Comedian Joe Rooney – Interview

joe-rooney-interview-article

Comedian Joe Rooney takes time out of his hectic schedule to talk about his career, his comedy icons, and what we can expect to see next from him.

The interview below was originally published in Griffiti Magazine issue 39.

How did you get started in the comedy business?

I was in a band for a few years. We released a few singles and then broke up but it gave me a taste for performing on stage so myself and my friend Paul Tylak started doing sketches together. Our first gig was in a club that Gavin Friday ran on the quays called Screaming Blue Jaysus Club. I got a great adrenaline rush from doing comedy. Later I decided to do stand up and that was a difficult switch to make because I wasn’t comfortable being myself onstage. Now I love it and really feel relaxed onstage but it took me ages to get to that level. However I would hate to be just a stand up and am always trying to get a new comedy acting role. Playing different characters is what drew me to comedy at first. I used to shoot a lot of comedy videos at home with friends playing different characters.

Who were your influences and which current comedians are you following?

When I was a kid I loved Groucho and Harpo Marx and still do. Then the early Steve Martin films and his stand up, Richard Pryor , The Simpsons, Father Ted, The Office and Ricky Gervais especially the podcast with Karl Pilkington. Of late the best stand-up I’ve seen have been Jason Byrne and Paul Sinha.

I remember seeing you on The Den how was that experience, and what advice would you have for those looking to get work in the media?

I did that for one summer. It was quite exciting at first but I found it difficult in the begining working in a big corporation like RTE where it’s hard to do things just off the cuff. For example, If you want to wear a wig then a person from make up has to be on stand by. I wasn’t used to this and found it stifled creativity. I was also shocked at the lack of enthusiasm among the general work force in RTE. It doesn’t feel like creative environment.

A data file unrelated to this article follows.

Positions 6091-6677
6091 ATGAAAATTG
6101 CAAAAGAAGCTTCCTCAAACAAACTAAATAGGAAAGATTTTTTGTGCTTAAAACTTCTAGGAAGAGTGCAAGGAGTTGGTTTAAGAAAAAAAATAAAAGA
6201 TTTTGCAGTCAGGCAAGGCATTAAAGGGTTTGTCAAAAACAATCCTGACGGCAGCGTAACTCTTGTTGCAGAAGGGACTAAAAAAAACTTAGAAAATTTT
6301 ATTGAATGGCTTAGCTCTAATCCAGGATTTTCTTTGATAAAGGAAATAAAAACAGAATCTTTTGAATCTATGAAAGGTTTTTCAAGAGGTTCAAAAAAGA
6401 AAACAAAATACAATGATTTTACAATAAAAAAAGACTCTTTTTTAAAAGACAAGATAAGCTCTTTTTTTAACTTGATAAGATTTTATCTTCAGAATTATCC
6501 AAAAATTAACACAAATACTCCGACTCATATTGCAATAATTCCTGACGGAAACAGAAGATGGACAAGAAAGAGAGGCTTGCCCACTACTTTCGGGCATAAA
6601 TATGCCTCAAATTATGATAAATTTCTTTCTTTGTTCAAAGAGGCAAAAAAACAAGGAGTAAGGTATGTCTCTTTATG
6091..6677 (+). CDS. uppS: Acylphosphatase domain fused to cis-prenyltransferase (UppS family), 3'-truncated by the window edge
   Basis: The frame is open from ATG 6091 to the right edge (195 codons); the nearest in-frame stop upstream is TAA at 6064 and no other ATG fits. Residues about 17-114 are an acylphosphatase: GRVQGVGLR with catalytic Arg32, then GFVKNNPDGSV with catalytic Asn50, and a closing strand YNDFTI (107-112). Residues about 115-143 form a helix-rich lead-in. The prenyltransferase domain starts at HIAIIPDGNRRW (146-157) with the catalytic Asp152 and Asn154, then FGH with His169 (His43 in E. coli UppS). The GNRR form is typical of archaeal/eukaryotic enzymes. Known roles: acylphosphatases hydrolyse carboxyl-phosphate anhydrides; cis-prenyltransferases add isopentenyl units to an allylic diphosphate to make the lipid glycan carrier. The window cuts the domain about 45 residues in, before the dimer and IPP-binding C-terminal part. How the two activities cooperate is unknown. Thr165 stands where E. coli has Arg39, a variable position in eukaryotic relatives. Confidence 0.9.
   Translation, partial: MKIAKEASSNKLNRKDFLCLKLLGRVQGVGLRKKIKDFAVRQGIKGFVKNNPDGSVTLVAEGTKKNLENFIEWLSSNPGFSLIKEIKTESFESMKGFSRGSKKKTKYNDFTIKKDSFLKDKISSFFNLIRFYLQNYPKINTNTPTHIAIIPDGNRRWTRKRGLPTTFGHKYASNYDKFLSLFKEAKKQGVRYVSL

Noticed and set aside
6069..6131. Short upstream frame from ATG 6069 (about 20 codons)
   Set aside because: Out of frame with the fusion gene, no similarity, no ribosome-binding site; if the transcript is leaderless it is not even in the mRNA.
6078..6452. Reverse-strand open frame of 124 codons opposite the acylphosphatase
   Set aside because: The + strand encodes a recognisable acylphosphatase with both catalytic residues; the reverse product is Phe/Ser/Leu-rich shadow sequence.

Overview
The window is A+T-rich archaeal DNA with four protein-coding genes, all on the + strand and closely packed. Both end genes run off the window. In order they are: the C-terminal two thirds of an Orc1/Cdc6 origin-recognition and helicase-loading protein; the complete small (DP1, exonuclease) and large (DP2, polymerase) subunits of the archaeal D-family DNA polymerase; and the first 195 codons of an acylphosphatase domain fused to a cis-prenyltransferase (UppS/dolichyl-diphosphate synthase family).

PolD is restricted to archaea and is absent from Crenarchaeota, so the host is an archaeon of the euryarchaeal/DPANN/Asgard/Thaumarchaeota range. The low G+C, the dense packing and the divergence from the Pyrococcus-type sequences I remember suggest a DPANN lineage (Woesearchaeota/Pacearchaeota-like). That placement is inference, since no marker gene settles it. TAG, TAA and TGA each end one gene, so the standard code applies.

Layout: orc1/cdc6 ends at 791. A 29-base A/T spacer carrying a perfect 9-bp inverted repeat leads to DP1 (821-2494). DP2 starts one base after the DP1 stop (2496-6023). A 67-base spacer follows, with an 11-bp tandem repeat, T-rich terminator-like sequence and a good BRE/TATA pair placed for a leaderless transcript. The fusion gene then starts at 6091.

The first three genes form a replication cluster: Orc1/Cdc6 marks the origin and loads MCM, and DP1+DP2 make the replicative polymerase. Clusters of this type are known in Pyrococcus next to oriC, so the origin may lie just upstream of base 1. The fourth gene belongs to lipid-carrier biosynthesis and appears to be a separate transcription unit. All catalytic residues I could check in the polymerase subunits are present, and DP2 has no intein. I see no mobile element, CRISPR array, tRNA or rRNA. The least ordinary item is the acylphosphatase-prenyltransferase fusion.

You are probably best known for your performances in Father Ted and Killinaskully. What was it like to work on those shows and how has it impacted your career?

I really enjoyed working on Father Ted. The atmosphere on set was lovely. I was just looking at some footage I shot while I was working on the show and it was amazing how all the actors and crew got on so well. There were no divas as far as I could see. I didn’t realise at the time that I would be recognised on the street for playing a small character in one episode and I certainly didn’t think I’d be still getting recognised 15 years later.

 


Killinaskully was a great experience for me because I got to act alongside alot of great actors over a 5 year period. I also got to write in the last two series so over the experience was invaluable. I still get a lot kids looking for autographs from my character Timmy especially down the country.


What’s your take on the Irish comedy scene, any rising stars?

The live scene in Ireland is thriving and there seems to be tons of people doing stand up. Now that the recession has kicked in there’s bound to be some new stars who would have otherwise been doctors or estate agents.

What can we look forward to seeing from you next?

I am working on a submission to Storyland with a life coach character called Batty Ryan. I am going to take the live show to Edinburgh Fringe Festival next year and doing some gigs in Switzerland early next year.



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